I feel a little bad, because I didn’t actually think that my departure from La Puerta would usher in the floods, but that is kind of what is happening. La Puerta hasn’t really flooded, but LOTS of other towns have, and the river was absolutely raging all week long, lapping up over its concrete banks and depositing mountains of unbelievably orange muck all over the place.
When I arrived for the last time in La Puerta on Monday, my roommate greeted me by telling me that the river was about to overflow and that our upstairs had just contacted the police to find out what the evacuation plan was. The guardia civil told her that if the river overflowed that night, they would drive a fire truck down into the affected streets and blast the sirens to wake everyone up. My roommate moved her car up the hill out of harm’s way and we made plans with aforementioned upstairs neighbor to come up and stay with her if the water started rising. This was especially scary since we live in a ground-floor apartment three houses from the river. Our one window is about two feet off the floor and has sturdy iron bars over it. Our front door locks from the inside with a key, and can only be unlocked with a key. I made sure to keep the keys in the door that night.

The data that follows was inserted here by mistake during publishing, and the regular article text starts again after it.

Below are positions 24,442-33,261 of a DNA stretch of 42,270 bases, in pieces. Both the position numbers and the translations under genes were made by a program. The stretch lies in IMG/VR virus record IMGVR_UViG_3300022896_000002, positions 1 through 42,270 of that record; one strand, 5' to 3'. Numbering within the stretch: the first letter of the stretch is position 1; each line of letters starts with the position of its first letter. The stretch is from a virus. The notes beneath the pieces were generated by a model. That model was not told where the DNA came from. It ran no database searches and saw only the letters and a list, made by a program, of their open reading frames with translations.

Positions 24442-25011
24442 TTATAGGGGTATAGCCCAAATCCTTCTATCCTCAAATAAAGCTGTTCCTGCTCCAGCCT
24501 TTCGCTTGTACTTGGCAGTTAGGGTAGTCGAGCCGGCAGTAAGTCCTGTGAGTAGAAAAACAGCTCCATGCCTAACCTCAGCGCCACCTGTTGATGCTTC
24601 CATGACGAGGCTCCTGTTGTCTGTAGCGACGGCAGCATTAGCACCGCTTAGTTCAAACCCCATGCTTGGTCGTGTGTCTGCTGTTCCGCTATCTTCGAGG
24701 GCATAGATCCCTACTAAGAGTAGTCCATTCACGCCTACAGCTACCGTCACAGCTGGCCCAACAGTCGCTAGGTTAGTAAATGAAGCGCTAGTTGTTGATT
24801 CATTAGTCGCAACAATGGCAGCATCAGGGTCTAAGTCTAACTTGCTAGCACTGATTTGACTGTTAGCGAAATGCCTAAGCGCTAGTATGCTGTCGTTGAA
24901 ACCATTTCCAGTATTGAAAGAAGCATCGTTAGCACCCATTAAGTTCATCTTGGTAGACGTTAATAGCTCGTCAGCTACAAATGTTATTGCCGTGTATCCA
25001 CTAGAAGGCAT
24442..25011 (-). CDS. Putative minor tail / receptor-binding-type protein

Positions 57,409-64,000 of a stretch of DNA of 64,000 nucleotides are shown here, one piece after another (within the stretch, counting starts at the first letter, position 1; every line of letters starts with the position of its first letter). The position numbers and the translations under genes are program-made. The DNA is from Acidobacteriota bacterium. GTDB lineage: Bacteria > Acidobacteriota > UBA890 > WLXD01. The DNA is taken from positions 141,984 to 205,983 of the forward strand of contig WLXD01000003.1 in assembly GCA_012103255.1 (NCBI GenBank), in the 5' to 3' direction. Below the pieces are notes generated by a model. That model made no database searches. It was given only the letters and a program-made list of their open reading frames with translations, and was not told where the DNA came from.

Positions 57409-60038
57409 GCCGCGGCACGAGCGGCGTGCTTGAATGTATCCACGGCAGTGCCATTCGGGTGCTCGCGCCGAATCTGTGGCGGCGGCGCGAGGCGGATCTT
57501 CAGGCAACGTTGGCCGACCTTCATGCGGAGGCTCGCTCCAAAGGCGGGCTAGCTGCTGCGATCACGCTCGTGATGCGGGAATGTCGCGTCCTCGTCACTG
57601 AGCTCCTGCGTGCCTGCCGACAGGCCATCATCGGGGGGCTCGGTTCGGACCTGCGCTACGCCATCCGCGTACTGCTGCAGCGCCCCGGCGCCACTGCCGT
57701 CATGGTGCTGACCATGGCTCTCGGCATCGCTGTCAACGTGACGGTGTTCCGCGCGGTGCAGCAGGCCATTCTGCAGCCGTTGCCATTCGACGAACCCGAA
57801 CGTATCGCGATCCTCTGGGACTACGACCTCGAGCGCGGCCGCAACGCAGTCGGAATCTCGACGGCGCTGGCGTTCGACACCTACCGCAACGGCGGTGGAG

In the morning I woke up alive. I packed up my backpack and left in on the bed just in case the water came up while we were at school. Then I learned we would be having a pizza party! In my honor! That night! I was thrilled because I had heard all about this pizza place which I guess is one of the only places worth going in La Puerta. Sadly, that night at the exact minute that the hot water AND power went out, my roommate got a call saying that the dinner had been postponed. Evidently someone’s roommate’s father had passed away (or at least that is what I had heard), and everyone decided it was better to postpone the dinner for one night. I had no problem with that, and some of the other teachers decided to go out for coffee.
We had a late coffee and headed on our way…..somewhere. I didn’t really know where we were going, but I figured we would get there soon enough and it wasn’t worth me admitting that I hadn’t completely understood what was going on. I thought maybe another bar or cafe? It seemed weird to have food or drinks after coffee, but we had gone out pretty late, so maybe it was just a crazy day. We walked to an older part of the town that I had only walked through (it was the part with the kid with the bb gun and the creepy drooling man, so I have chosen to stay away). Anyways, I actually said “I’ve never been here before!” thinking we were going into a bar. We went inside the door and there was a casket sitting in the living room of what I at once realized was a Spanish house, filled with mourners.